Sunday, August 27, 2006

A Democratic Colony

Few days back, I was talking to a senior person who happened to be an educated economist of the day. Amongst casual talk he opened my eyes to a new perspective to India's growing economy. Perhaps, his ideas are too obvious to be new, but nonetheless, I am sure not many people are good at seeing the trivial.

India is the biggest democracy. It took India a hundred years of continuous struggle, through hard times of sacrifice, to attain a stage from where such a democratic build up became possible. British colonization shrunk India's resources to an infimum, finally leaving it to grow on the shoulders of an agrarian system. Jawaharlal Nehru envisioned the Five Year Plans to guide the economic development in the 50s. Every strategy undertaken at that time was rightly biased towards the poorer section of the society. Investment schemes became the focus during the 80s. And then came the era of liberalization. The public and private sector market gradually opened up for exploration. Finance, industry, transportation, telecommunications, production, education - every sector was flooded with foreign investments. The impact is of course worth noticing, with India becoming one of the fastest growing countries. The question now - is history repeating itself? is India being exploited once again? is India becoming a colony hidden under the mask of a democracy?

The answers are debatable. But for the time being, let us focus on the people of India. India being a source for cheap labor, most multinationals are shifting their base of operations there. The government is perhaps technically correct to keep the resources wide open as it does. However, it is also technically correct to expect that the benefits of labor extended to the foreign market should directly return to the people of India in some form or the other. The case does not seem to be so.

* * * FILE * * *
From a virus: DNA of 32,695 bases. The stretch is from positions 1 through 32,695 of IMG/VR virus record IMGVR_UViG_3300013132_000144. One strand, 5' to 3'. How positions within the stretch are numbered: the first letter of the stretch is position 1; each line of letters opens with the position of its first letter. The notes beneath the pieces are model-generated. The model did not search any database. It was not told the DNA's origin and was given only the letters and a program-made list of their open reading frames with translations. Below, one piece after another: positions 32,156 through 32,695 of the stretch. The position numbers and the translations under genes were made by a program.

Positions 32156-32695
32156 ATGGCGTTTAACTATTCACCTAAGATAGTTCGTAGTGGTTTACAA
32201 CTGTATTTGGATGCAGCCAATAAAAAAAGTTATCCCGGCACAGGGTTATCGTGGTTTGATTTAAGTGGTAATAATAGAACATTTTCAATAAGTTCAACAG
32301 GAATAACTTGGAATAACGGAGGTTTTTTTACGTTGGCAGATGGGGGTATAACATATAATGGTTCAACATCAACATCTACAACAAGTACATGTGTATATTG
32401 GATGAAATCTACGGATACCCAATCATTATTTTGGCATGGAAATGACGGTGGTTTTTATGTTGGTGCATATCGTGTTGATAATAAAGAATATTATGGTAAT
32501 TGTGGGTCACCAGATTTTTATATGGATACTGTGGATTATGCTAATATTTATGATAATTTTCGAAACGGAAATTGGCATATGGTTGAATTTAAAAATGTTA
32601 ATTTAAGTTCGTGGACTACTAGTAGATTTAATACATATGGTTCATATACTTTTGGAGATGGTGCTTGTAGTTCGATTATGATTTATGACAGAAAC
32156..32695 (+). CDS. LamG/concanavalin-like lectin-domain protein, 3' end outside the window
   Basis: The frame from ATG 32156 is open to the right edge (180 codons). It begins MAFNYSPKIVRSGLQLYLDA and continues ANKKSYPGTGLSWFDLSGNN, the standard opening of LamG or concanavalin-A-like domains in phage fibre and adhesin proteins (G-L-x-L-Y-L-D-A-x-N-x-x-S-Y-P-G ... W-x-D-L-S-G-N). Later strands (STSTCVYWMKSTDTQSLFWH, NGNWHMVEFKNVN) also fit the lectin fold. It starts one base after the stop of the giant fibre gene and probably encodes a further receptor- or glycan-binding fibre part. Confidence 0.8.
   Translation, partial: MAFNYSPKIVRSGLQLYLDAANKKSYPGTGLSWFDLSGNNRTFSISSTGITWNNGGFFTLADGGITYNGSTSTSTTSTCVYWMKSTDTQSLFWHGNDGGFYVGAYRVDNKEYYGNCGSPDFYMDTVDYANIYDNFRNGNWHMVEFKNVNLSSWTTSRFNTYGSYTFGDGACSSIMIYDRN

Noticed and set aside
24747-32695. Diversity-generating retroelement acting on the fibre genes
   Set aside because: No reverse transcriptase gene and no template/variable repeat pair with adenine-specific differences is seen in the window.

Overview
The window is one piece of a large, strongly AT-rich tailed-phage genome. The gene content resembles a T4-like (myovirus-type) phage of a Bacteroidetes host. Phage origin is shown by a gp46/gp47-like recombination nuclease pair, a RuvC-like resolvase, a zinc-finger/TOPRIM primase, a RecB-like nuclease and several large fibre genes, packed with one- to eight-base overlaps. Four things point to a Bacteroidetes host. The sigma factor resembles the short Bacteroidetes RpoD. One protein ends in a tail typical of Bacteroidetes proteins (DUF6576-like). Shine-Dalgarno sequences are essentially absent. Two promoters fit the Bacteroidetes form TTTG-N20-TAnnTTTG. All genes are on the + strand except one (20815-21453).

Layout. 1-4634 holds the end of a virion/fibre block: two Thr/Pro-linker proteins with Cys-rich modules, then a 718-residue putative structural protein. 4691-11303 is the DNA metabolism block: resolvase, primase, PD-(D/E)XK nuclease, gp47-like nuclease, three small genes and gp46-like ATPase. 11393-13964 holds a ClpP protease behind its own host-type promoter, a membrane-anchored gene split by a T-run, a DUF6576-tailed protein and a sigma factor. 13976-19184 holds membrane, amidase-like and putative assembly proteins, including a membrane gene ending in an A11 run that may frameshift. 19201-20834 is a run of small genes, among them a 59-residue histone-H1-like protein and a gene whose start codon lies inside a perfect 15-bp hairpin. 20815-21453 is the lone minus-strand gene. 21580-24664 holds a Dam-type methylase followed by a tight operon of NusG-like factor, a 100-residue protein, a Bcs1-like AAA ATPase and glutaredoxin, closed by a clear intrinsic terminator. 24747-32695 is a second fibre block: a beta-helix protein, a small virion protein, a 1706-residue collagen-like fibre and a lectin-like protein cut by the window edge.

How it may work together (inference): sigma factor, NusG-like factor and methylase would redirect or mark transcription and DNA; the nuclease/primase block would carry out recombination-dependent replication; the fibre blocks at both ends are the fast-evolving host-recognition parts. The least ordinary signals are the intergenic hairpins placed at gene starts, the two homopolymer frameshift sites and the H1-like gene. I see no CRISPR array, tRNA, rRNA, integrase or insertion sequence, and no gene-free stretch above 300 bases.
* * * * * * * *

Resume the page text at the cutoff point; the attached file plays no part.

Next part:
A huge number of products manufactured in India are sold at comparatively similar prices across the world, including India. At first glance it looks like the best way to create balance, but a closer look reveals that it is actually the best way to bring forth imbalances in the economic development of the people across countries. A commodity made in India should to be made more readily available to the people of India. Rather, prices are so labeled (say $1 in USA and Rs.45 in India) that the affordability lines reflect the opposite. Non-profit organizations outside India set up their branches in India for profit, the profit being channelled to maintain their non-profit counterparts elsewhere. Foreign insurance companies are laying their foundations in India by penetrating into the commoners life. Indian property in the form of mortgages are now residing in foreign lands. The Indian market is constantly used as a point of recurring profit, not for the people of India but from the people of India.

This sounds suprisingly familiar. The difference is that 159 years ago it was a single trading company that pushed India back in the race of development, and now its a whole platoon of them. Which one do you think is more dangerous?

1 Comments:

Anonymous kranthi said...

too damn pessimistic :p

7:17 PM  

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